Equestrian Tai Chai

Jenny Pim created Equestrian Tai Chi in 2005 while preparing to teach her evening Tai Chi lesson. She decided to prepare for her class during the day while she rode her horses. She noticed the affect it had on her ponies and decided to create a form specifically for riding horses.
Jenny Pim is a registered instructor with The Tai Union for Great Britain and Taiji Europa The International European Tai Chi Chuan Portal. She has been teaching Tai Chi since 2002. She has won silver medals in the British Open Tai Chi Championships.
There are many benefits of equestrian Tai Chi including:

  • improving posture and balance
  • helping with fear and anxiety
  • building trust between you and your horse
  • helping you and your horse relax

According to Pim, there have always been close bonds between Tai Chi and equestrian practices. She asserts that there are many similarities between the principles of both disciplines, including the belief correct posture and a relaxed body are essential components for success. She cites the fact that nn the Far East, a large number of martial artists were also excellent horsemen.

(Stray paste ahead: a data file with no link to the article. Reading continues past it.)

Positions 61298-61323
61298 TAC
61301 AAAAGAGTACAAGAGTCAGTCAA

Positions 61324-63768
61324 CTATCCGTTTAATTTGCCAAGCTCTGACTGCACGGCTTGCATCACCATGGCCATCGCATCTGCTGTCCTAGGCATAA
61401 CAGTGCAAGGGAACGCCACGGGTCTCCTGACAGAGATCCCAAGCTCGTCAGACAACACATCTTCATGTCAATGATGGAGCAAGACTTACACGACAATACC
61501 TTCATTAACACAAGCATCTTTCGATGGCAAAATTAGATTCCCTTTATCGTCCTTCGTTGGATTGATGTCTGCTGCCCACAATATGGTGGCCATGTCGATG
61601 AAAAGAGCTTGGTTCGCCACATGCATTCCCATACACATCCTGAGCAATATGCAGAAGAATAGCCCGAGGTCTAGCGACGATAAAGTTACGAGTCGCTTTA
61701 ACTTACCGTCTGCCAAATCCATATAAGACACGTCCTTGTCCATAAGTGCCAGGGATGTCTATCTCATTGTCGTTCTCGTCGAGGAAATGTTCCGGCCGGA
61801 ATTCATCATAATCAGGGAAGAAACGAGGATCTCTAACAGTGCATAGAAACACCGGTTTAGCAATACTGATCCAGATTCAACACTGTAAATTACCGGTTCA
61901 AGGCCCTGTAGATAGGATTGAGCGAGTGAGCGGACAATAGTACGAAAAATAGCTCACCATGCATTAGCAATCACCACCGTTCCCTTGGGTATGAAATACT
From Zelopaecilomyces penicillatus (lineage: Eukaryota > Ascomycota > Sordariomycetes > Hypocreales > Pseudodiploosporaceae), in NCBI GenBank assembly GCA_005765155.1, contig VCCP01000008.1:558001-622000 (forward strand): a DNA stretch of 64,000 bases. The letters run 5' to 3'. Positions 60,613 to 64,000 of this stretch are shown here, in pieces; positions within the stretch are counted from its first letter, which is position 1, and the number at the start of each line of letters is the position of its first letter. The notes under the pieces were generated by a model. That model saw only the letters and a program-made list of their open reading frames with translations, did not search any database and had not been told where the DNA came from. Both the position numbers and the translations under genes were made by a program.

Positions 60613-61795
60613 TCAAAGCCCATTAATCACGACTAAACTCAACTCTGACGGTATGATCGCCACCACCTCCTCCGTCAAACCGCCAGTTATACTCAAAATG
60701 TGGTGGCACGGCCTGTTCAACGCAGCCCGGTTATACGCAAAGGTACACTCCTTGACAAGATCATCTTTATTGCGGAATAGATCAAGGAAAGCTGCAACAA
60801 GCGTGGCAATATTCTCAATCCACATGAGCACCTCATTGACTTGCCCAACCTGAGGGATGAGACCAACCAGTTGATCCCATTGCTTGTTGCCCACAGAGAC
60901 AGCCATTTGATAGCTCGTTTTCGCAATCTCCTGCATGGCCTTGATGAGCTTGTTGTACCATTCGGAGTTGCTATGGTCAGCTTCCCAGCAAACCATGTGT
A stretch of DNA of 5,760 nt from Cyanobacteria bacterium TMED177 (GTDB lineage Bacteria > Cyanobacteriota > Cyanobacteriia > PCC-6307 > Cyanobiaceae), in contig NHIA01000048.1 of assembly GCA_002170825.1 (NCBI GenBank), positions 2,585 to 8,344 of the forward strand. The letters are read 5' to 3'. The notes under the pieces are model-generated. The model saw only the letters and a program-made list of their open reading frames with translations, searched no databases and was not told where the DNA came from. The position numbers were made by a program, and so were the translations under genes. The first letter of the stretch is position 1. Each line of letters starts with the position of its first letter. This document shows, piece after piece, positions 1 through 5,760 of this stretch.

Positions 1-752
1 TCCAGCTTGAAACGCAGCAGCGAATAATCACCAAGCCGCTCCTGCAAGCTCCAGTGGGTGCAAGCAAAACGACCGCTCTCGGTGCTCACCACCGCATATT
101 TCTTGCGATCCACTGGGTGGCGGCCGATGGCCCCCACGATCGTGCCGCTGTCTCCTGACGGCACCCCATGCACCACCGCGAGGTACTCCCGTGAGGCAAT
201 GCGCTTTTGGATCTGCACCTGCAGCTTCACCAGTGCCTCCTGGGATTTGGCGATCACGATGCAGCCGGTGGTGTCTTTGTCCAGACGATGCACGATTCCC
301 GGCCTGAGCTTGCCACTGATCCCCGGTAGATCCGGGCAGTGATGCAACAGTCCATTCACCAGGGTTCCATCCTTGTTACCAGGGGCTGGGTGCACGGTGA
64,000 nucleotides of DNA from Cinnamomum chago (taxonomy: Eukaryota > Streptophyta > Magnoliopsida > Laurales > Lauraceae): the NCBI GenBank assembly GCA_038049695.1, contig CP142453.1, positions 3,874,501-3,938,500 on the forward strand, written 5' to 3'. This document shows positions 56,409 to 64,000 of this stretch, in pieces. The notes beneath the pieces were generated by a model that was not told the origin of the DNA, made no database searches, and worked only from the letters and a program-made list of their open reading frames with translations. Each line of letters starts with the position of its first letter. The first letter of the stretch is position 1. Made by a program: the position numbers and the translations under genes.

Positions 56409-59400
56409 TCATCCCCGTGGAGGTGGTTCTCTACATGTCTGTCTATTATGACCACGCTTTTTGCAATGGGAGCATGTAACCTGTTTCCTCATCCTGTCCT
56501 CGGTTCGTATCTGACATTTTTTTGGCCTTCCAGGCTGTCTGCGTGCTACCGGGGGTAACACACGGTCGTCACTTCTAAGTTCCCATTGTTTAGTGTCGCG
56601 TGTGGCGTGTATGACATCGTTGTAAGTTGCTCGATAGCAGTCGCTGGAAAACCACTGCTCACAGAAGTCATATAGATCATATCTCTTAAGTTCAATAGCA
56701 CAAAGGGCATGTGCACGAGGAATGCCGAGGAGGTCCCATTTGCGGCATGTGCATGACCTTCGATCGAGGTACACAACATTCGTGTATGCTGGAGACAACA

Pim’s goal is to help people become aware of their internal life-force energy and how to move it through their bodies smoothly. She believes that once riders learn how to connect with their internal energy, they learn how to store it in their Lower Tantien, the major energy center of the body which is situated in the pelvic area. According to Pim, the location of the Lower Tantien is also the location of our center of gravity. She believes that learning to store energy in the Lower Tantien helps with stability and security when riding.
Her exercises are helping me regain my confidence, balance, and skill in the saddle. Check out her website and download a free cheat sheet with 2 exercises and 21 tips for confident riding.

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